Most of the President's Budgetary Statement Ideas are Targeted Towards 2018

The main problems of the budgetary policy are inherited from the previous 12 years of Putin’s rule. All those problems are well-known, and they have been debated by experts for many years while this budgetary address is not targeted on eliminating them. interview with Sergey Aleksashenko, director of macroeconomic research at the Higher School of Economics - National research university (HSE).

Could you comment on the president's budgetary address to the Federal Assembly?

This budgetary address was quite surprising for me, because the main problems of the budgetary policy, which have been indicated at the very beginning, are, inherited from the previous 12 years of Putin’s rule. And it was strange to hear the president discussing problems that are results of his decisions taken 5 -7-8 years ago, like the non-oil deficit, lack of transparency and so on and so forth. All those problems are well-known, and they have been debated by experts for many years while this budgetary address is not targeted on eliminating them.

If you compare the list of main problems and the set of main targets indicated in the second part of the Address, in fact, there is no big correspondence. And that surprises me, because, on the one hand, no one can disagree with the problems, and definitely the president is quite correct in indicating the main weaknesses of the Russian budgetary system. But on the other hand, he does not propose how to solve these problems, he does not take any responsibility, because the whole system, with the non-oil deficit, with its lack of transparency, with the major dependence of regional budgets on federal money, has emerged during his time, since the year 2000.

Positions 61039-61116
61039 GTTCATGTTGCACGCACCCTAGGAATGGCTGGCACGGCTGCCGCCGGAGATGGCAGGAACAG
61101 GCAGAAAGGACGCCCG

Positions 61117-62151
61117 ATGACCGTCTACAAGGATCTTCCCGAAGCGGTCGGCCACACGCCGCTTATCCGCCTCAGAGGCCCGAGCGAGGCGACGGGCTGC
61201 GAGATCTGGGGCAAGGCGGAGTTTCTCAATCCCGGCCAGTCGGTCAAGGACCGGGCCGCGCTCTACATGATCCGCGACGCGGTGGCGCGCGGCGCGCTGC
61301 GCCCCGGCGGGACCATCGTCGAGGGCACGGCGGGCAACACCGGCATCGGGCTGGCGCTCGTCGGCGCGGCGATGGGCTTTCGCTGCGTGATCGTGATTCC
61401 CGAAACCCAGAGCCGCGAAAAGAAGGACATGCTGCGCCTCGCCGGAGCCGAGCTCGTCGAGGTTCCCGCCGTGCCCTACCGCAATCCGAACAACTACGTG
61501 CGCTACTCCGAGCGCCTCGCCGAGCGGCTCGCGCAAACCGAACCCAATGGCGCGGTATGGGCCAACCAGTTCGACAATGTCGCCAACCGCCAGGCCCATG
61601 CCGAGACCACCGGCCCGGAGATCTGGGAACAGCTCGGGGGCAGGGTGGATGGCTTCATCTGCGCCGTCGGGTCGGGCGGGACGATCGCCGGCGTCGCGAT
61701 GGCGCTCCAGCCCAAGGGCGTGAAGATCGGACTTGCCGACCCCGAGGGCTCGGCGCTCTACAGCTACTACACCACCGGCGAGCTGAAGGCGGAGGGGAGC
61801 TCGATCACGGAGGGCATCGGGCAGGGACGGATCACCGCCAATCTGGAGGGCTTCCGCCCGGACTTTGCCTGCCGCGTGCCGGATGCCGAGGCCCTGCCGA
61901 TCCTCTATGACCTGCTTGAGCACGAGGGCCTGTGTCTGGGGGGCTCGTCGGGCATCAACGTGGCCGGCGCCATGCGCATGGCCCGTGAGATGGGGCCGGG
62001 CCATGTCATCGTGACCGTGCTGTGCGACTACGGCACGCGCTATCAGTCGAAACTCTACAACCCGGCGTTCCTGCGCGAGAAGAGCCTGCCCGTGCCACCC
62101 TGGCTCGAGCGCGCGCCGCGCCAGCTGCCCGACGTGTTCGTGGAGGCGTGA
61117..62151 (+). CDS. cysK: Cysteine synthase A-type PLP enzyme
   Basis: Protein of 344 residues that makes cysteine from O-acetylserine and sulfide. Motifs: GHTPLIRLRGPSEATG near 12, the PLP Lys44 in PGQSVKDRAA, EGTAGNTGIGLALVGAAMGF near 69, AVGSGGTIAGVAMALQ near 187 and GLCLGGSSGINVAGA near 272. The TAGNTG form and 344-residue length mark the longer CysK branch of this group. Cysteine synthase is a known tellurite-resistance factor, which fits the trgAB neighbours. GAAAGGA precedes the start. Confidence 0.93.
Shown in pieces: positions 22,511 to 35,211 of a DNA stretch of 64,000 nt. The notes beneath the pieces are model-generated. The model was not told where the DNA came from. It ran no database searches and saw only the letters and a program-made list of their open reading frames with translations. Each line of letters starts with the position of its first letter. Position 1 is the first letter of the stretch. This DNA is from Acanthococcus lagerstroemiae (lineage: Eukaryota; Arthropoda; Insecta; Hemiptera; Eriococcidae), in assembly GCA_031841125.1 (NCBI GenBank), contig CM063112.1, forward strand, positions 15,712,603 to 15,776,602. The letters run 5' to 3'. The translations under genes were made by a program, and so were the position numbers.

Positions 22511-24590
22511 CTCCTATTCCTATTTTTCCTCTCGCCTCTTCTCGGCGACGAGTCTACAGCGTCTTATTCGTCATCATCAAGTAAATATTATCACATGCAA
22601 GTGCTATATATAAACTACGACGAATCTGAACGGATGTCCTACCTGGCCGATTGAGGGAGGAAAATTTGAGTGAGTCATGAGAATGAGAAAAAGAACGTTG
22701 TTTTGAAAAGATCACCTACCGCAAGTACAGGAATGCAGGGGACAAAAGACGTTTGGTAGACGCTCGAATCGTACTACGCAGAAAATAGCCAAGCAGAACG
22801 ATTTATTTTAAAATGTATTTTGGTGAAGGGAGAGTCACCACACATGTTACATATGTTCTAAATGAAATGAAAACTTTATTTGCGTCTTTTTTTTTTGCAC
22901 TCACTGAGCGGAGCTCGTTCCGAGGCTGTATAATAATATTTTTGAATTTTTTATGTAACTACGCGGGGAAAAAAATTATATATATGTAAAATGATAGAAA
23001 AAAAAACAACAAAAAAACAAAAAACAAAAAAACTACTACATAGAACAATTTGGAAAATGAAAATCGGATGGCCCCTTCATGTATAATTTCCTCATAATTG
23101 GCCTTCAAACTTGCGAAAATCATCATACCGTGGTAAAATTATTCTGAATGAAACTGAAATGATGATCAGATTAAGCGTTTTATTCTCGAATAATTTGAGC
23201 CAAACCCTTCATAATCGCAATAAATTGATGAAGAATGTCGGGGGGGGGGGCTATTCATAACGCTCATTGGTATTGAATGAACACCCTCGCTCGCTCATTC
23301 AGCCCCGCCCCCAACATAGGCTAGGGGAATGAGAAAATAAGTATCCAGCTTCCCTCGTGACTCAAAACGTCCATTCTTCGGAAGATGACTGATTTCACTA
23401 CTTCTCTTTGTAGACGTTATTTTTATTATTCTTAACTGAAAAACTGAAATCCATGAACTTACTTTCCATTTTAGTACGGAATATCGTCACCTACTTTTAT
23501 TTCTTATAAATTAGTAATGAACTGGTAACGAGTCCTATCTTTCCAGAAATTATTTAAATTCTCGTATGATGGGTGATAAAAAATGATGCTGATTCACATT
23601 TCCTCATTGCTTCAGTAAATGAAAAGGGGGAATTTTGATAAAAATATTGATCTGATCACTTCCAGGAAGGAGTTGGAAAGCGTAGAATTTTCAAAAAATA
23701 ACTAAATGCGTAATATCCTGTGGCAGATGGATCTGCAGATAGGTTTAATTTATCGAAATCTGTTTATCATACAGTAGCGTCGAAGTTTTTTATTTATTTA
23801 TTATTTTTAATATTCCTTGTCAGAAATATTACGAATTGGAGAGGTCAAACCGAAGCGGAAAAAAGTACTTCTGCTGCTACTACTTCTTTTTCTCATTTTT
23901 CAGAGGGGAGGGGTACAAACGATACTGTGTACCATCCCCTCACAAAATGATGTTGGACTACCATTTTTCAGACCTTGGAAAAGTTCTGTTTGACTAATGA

Moreover as we look at the set of main targets, eventually there are none related to the coming years, to 2013 or even 2014, the biggest part of his ideas are targeted towards 2018 or maybe even further on. And my question in this respect is, why should I trust that all his ideas will be implemented, if you do not propose to eliminate weaknesses indicated by yourself?

The president proposed not to increase the tax burden on the non-raw material sector of the economy "at least until 2018." Do you think this promise will be kept?

The idea is not to increase the tax pressure on the non resources’ sector, but at the same time we have to understand that several decisions have been made that are increasing tax pressure on the households - different excises for gasoline, tobacco, alcohol are scheduled to increase in the next three years; property tax should be implemented shortly and, seems, will be higher than taxes it will replace. All that means that ordinary households will have to pay more, while the real sector, the non-resource-driven real sector will soon feel the pressure for higher wages.

How would you assess the need that the president expressed to create a Russian financial agency and to insure the Russian budget against sharp fluctuations in energy prices?